Log24

Sunday, August 4, 2019

Bright Club

Filed under: General — m759 @ 12:00 PM

An image from "Blackboard Jungle," 1955 —

IMAGE- Richard Kiley in 'Blackboard Jungle,' with grids and broken records

"Through the unknown, remembered gate . . . ."

— T. S. Eliot, Four Quartets

Sunday, July 28, 2019

Review

Filed under: General — m759 @ 11:18 AM

From a news article featured on the American Mathematical Society
home page today

A joint Vietnam-USA mathematical meeting in Vietnam on
June 10-13, 2019:

This  journal on June 12, 2019:

Wednesday, June 12, 2019

The Osterman Haiku

Filed under: General — m759 @ 11:32 PM Edit This

Click on the book cover below for posts tagged "Haiku."

'Point Omega' by DeLillo

See also the Twentieth of May, 2008 —

Welcome to the Garden Club, Pilgrim.

Wednesday, June 12, 2019

The Osterman Haiku

Filed under: General — m759 @ 11:32 PM

Click on the book cover below for posts tagged "Haiku."

IMAGE- 'Point Omega' by DeLillo

Monday, July 16, 2018

Annals of Weaponized Mathematics

Filed under: General — m759 @ 2:35 PM

See as well the Log24 post Stability of August 9th, 2017.

Greatly Exaggerated Report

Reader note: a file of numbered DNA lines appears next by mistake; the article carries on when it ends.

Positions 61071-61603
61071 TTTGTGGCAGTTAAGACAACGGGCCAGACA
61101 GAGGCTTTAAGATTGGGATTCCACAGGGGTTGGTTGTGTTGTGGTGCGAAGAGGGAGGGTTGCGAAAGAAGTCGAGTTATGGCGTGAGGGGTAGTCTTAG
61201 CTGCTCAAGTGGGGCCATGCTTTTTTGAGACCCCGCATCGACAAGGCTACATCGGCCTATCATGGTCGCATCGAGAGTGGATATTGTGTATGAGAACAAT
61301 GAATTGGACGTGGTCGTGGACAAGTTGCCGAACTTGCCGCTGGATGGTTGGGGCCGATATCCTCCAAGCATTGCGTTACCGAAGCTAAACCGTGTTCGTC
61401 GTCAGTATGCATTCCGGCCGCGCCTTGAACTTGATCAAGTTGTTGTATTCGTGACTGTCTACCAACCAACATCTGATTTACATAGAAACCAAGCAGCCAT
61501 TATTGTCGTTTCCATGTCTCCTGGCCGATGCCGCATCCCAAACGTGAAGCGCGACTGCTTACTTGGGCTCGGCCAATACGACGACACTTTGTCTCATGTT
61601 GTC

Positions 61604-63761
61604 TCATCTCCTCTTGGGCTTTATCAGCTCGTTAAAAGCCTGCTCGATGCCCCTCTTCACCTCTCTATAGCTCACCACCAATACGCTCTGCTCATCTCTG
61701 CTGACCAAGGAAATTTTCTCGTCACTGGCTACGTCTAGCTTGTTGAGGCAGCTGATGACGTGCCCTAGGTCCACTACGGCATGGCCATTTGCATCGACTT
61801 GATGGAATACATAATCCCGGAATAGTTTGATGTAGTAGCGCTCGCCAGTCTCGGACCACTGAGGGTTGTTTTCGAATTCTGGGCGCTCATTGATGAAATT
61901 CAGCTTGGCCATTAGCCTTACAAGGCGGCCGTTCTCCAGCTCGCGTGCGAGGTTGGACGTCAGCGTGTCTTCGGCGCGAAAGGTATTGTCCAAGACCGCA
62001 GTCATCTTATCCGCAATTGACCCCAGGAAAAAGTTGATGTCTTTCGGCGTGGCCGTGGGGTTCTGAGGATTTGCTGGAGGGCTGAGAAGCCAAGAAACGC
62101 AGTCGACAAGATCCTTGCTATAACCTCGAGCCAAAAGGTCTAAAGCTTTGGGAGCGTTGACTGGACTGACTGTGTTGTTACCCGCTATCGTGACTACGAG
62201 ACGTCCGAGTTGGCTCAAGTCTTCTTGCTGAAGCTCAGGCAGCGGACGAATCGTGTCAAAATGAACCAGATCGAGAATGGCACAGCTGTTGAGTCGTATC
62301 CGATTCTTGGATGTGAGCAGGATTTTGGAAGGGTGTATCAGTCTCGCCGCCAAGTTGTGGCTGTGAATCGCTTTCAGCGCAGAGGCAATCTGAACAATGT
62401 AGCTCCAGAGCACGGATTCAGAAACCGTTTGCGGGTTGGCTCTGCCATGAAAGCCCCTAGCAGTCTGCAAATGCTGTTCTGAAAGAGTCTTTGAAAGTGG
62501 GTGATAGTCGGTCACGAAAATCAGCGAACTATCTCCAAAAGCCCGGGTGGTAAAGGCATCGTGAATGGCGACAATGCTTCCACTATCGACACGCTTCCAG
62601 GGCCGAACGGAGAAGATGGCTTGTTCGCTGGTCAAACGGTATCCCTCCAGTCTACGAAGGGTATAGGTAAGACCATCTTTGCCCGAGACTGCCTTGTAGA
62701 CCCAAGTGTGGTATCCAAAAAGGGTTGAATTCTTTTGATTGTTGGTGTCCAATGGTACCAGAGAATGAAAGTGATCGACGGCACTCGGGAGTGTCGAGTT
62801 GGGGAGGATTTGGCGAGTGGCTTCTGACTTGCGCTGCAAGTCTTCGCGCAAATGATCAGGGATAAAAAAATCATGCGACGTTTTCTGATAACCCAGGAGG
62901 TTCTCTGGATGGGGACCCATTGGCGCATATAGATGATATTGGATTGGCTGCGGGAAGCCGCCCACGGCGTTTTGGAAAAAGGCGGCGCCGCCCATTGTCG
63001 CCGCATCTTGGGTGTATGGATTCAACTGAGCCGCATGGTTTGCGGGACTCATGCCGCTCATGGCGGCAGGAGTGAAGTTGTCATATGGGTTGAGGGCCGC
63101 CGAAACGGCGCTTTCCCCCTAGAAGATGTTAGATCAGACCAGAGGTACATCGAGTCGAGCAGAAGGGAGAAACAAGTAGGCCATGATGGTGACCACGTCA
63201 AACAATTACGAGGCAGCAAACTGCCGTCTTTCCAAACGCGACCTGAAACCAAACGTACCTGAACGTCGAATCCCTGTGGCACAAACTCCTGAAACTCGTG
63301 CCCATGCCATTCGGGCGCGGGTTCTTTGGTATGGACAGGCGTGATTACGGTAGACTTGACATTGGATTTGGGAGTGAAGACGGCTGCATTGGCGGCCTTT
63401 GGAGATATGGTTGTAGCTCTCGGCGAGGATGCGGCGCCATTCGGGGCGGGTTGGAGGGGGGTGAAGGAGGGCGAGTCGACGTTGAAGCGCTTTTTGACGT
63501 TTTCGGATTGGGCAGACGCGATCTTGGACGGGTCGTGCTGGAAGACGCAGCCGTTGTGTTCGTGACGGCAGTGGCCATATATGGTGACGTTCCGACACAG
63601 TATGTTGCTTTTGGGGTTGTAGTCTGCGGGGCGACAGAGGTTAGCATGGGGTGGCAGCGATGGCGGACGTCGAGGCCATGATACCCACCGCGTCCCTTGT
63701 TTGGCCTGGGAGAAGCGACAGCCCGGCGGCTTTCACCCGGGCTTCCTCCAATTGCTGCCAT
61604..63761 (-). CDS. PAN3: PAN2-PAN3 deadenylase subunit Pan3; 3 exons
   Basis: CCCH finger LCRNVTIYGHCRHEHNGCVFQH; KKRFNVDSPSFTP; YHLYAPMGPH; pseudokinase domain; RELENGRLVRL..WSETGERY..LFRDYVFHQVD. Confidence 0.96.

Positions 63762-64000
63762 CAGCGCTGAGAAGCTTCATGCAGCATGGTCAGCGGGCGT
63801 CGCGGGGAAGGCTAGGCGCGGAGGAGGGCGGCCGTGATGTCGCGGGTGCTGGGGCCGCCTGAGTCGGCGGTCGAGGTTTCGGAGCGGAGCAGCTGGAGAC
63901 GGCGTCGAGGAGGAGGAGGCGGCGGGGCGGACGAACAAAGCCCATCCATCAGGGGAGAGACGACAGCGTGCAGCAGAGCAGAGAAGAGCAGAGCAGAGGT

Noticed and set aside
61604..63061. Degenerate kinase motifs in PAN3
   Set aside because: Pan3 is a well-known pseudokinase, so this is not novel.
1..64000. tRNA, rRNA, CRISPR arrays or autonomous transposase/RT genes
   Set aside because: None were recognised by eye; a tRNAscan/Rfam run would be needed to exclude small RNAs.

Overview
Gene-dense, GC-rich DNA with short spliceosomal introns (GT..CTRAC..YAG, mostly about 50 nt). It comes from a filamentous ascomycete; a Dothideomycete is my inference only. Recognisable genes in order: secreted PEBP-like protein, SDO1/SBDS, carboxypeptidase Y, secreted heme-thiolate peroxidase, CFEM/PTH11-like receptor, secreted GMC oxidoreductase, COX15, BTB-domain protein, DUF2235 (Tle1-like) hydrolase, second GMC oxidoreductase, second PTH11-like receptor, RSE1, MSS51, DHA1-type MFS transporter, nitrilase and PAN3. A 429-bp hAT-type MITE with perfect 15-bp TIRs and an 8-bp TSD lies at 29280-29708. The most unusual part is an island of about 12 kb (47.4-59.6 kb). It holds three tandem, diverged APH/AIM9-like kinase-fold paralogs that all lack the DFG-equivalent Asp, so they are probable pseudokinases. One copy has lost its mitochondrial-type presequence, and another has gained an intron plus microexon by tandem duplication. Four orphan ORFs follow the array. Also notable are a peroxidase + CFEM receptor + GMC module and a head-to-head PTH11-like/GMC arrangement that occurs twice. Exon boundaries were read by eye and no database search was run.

Filed under: General,Geometry — Tags: — m759 @ 1:21 PM

"The novel has a parallel narrative that eventually
converges with the main story."

— Wikipedia on a book by Foer's novelist brother
 

Public Squares

An image from the online New York Times 
on the date, July 6,
of  the above Atlantic  article —

An image from "Blackboard Jungle," 1955 —

IMAGE- Richard Kiley in 'Blackboard Jungle,' with grids and broken records

"Through the unknown, remembered gate . . . ."

— T. S. Eliot, Four Quartets

Friday, July 6, 2018

Blackboard Jungle — The Prequel

Filed under: General — m759 @ 11:05 AM

An image from the online New York Times  today —

Blackboard Jungle , 1955 —

IMAGE- Richard Kiley in 'Blackboard Jungle,' with grids and broken records

"Through the unknown, remembered gate . . . ."

T. S. Eliot, 1942

Thursday, July 3, 2014

Gates and Windows:

Filed under: General — m759 @ 12:00 PM

The Los Alamos Vision

“Gates said his foundation is an advocate for the Common Core State Standards
that are part of the national curriculum and focus on mathematics and language
arts. He said learning ‘needs to be on the edge’ where it is challenging but not
too challenging, and that students receive the basics through Common Core.

‘It’s great to teach other things, but you need that foundation,’ he said.”

— T. S. Last in the Albuquerque Journal , 12:05 AM Tuesday, July 1, 2014